Nonperforming loans have increased dramatically in the last few weeks as hundreds of households and enterprises have stopped making their repayments either due to a genuine inability to pay or because of the general uncertainty in the economy that has seen transactions freeze.
Data from banks show that repayments declined to between 20 and 50 percent of performing loans, creating the conditions for a major increase in bad loans. This trend is in line with the estimates of the Bank of Greece, according to which NPLs amounted to 40 percent of the total at the end of 2014, with the likelihood they will grow further in the first half of the year.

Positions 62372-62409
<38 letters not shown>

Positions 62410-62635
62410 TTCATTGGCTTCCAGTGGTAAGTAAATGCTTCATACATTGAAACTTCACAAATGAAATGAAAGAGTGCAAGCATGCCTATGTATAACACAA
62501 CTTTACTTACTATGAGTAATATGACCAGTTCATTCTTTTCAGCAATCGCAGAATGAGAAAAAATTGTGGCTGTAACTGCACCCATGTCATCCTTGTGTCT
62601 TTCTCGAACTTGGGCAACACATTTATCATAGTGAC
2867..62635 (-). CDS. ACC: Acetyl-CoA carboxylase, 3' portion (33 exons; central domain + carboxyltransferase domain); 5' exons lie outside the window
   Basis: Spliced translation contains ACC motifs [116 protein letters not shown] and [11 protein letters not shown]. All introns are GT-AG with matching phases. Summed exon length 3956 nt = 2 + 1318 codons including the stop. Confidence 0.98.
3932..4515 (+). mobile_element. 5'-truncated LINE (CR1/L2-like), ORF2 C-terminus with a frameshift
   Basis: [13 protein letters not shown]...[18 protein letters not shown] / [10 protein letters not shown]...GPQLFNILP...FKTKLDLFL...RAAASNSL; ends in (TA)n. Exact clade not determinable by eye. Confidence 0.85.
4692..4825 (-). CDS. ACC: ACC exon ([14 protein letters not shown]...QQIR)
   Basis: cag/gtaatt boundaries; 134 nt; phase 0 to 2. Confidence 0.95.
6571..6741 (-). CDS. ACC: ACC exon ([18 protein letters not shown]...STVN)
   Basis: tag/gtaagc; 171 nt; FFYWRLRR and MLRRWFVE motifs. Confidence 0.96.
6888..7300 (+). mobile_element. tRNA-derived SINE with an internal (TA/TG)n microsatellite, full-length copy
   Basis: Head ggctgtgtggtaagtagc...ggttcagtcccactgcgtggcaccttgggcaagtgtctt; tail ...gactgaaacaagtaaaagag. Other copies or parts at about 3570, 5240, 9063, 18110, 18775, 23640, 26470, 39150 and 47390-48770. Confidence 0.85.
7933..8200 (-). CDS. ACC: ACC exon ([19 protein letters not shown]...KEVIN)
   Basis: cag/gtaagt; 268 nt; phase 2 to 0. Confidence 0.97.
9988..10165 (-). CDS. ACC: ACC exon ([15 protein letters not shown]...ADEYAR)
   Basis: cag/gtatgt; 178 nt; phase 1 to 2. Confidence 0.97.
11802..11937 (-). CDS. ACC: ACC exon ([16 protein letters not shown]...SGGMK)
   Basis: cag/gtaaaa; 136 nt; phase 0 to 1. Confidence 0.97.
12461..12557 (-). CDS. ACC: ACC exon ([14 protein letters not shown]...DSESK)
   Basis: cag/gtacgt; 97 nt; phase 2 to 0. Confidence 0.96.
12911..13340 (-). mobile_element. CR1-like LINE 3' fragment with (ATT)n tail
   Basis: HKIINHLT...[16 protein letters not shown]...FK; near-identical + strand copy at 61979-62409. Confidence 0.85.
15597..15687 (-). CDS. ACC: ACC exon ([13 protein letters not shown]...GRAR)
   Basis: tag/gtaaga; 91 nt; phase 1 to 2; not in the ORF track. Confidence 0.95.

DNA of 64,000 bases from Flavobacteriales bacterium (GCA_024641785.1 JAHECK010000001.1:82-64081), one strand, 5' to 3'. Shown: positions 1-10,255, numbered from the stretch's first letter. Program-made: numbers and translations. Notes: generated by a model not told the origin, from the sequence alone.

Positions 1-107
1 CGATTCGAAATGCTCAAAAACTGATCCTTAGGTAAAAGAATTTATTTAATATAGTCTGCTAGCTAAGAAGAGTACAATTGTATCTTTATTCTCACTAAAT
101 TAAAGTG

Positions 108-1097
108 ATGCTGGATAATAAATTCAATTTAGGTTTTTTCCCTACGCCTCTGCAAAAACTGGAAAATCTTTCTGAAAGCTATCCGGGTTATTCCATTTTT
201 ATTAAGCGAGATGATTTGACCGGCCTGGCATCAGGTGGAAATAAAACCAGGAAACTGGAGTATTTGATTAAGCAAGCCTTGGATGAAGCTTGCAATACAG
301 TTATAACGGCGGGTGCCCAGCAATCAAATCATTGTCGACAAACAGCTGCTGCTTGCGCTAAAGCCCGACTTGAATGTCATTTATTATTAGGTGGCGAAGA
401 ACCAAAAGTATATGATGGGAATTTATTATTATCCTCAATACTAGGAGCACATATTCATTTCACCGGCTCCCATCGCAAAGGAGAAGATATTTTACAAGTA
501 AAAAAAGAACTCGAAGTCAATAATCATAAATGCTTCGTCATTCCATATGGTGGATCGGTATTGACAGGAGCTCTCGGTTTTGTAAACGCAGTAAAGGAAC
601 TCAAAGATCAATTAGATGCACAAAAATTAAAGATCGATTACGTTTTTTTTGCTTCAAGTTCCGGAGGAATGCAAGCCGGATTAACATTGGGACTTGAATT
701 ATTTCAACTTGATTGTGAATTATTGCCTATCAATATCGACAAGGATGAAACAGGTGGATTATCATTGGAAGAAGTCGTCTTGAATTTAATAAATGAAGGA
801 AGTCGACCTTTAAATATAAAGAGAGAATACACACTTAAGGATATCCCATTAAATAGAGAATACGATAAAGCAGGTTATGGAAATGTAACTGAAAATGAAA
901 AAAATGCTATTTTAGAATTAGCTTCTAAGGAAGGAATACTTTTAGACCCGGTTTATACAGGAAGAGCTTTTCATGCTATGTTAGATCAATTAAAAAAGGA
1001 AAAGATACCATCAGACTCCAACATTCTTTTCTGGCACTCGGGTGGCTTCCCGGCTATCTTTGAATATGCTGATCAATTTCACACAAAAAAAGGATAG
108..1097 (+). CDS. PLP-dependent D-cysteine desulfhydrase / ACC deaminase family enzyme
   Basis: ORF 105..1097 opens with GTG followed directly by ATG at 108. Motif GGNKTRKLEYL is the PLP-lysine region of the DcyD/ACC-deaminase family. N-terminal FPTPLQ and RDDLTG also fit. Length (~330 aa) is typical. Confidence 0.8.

The total amount of bad loans (those which have remained unserviced for at least 90 days) has reached 100 billion euros, and the BoG data show that 70 percent of the loans that have entered payment programs remain nonperforming.
Although the recent deterioration is not yet reflected in the official indices, as it concerns payment delays of one or two months, the picture banks present is one of hundreds of households in payment schemes freezing their payments and entering the stage of partial delay. However, we will not get an idea of the full picture as long as banks remain closed.